Horror movies are seeing a renaissance like no other in recent years. The success of horror films on the big screen has caused Hollywood studios to re-evaluate how much they are willing to invest in the genre, with many films taking top spots in the box office earnings every year. From the Paranormal Activity franchise to The Woman in Black to recent hits like The Possession and Insidious, horror movies are here to stay. One of the best reviewed horror films of 2012 was Scott Derrickson’s Sinister starring Ethan Hawke.
Ellison Oswalt (Hawke) has made a name for himself writing true crime novels. For his new book, Ellison moves his family into a house where a horrific crime took place without telling his wife the details. After finding a box of home movies and a projector in the attic, Ellison starts to get obsessed with the case and finds there may be much more to the murders than meets the eye. The films contain footage of multiple murders, not just the ones in the house, and each film contains an image of the same figure in the background. Ellison decides to investigate but may have much more than a new bestseller in store for him.
I had heard great things about Sinister when it was in its theatrical run and I was already a fan of director Derrickson after his first two films, The Exorcism of Emily Rose and The Day the Earth Stood Still. While the overall scariness of Sinister was a little disappointing based on expectations, the other fine points of the film more than made up for it. Ethan Hawke was great in the role of Ellison, we don’t often get Hawke in genre films but when he does show up, it is usually with stellar results (see Daybreakers). He brings a real everyman feel to the role and it was nice to see him here. The whole feel of the film was pretty impressive as well with Derrickson really taking a page from the Session 9 playbook and endowing the film with a real sense of dread from the first frame. But I have to say, the thing I loved the most about Sinister was the soundtrack. Hollywood score veteran Christopher Young provides what may be the creepiest and most atmospheric score in ages. Young started off way back in 1982 with The Dorm that Dripped Blood and has done loads of memorable scores over the years including Nightmare on Elm St 2, Trick or Treat (personal fave), Hellraiser 1 & 2 and Drag Me to Hell. But with Sinister he has crafted I think the most effective part of the film. Watch this one with the sound cranked up and you will see what I mean. Overall, Sinister is a great film with plenty of unnerving moments, good performances and a nice look.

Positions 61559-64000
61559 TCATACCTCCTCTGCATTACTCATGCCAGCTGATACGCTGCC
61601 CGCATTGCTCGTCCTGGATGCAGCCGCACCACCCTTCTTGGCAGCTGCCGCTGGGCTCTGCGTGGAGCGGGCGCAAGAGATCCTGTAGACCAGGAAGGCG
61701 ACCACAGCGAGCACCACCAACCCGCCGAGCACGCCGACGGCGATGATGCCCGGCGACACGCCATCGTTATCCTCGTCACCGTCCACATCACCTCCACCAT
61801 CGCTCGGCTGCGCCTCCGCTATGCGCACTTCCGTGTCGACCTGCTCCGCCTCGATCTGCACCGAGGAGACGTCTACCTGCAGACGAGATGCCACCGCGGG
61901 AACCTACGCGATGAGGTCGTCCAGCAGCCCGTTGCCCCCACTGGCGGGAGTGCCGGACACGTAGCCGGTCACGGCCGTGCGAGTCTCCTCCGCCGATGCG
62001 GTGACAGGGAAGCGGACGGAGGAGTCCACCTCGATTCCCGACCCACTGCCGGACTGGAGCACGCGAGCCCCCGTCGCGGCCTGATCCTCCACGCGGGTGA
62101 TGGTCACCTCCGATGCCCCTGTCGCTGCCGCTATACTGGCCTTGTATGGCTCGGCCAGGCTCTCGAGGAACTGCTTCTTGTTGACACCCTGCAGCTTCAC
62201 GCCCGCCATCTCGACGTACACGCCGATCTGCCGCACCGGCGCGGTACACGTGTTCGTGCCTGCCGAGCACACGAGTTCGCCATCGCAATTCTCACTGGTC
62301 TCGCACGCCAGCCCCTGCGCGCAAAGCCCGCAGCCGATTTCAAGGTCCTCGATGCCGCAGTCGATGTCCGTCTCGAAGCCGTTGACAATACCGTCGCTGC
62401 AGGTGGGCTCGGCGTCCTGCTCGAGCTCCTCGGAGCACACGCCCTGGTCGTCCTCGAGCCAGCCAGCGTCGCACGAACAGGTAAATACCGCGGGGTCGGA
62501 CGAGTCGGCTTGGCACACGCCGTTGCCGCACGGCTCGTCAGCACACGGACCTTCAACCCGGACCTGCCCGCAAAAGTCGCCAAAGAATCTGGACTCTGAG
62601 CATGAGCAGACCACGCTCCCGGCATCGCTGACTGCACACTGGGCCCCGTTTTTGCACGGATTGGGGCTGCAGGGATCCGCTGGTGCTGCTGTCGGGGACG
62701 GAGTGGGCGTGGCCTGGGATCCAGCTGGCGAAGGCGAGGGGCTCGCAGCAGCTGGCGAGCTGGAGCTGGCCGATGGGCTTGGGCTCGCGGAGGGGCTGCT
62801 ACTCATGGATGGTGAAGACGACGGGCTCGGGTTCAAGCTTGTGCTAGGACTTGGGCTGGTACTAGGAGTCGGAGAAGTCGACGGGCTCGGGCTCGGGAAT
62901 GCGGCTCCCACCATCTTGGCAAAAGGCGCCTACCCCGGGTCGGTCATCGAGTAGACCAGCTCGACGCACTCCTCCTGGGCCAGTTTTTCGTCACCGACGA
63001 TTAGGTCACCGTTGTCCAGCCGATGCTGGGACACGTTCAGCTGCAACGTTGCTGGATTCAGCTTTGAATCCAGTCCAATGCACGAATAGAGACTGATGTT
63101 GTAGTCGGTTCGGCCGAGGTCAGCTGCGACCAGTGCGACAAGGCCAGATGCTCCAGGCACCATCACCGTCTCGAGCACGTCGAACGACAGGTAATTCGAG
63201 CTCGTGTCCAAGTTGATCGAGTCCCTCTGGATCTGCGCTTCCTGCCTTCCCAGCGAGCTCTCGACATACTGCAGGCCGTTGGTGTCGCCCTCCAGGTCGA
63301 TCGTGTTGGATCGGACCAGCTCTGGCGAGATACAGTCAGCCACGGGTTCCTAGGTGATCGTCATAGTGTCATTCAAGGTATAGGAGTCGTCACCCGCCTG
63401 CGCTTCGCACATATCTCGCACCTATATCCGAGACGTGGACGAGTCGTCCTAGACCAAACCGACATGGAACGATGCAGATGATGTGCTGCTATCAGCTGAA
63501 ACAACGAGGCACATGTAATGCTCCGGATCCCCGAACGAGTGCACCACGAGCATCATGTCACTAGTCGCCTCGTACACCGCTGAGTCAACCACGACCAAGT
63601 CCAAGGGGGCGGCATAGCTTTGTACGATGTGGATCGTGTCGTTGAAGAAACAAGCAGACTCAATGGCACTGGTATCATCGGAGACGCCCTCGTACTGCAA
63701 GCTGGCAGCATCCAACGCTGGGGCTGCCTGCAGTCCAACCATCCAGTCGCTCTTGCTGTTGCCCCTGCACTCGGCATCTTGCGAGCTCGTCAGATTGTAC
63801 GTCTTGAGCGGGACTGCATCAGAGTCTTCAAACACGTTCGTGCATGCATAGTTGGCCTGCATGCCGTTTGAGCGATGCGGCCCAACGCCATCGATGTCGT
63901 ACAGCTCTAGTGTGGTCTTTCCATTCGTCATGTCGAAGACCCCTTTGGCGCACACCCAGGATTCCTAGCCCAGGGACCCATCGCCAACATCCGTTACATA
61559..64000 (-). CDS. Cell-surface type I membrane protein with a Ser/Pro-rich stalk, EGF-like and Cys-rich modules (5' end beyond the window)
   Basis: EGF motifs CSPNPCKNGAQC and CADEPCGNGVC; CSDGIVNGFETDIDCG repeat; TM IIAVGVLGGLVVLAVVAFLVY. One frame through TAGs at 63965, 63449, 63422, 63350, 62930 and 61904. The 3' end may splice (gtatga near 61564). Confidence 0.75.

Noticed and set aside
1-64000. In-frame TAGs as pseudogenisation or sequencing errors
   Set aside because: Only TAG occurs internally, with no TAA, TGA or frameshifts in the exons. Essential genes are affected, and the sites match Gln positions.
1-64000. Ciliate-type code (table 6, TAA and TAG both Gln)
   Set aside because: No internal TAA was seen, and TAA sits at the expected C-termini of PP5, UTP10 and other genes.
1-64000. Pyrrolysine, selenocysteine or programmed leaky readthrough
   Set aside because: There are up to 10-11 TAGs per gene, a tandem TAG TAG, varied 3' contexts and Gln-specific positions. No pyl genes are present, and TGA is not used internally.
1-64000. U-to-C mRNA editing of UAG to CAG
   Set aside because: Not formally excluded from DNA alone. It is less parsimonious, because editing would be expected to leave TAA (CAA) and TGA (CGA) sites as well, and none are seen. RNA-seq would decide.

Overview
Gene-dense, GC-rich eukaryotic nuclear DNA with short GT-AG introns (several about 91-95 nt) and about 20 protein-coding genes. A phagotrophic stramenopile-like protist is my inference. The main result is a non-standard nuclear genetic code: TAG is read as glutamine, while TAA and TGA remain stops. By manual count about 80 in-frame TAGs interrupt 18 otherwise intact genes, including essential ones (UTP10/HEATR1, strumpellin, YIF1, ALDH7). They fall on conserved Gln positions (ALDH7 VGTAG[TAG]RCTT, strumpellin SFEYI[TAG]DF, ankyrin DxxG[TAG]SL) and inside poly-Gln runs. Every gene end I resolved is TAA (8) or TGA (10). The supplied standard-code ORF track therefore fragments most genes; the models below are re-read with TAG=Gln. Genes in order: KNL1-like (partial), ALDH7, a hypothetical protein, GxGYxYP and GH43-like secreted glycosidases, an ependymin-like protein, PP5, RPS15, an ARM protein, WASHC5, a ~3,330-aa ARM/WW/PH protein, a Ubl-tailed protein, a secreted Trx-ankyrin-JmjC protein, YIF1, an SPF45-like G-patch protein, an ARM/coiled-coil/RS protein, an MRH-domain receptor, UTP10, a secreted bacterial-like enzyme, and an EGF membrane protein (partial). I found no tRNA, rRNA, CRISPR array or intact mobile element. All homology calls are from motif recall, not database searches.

The Blu-ray from Alliance is beautiful, especially considering the majority of the film is either dark or in shadows. All that darkness does not hamper the transfer though and the colors look natural, the detail and clarity are excellent, and the soundtrack begs to be turned up as loud as you can. Many atmospheric sounds will float around your surround channels making Sinister one of the best audio experiences in a while. Definitely recommended.
Available February 19, 2013 on Blu-ray and DVD.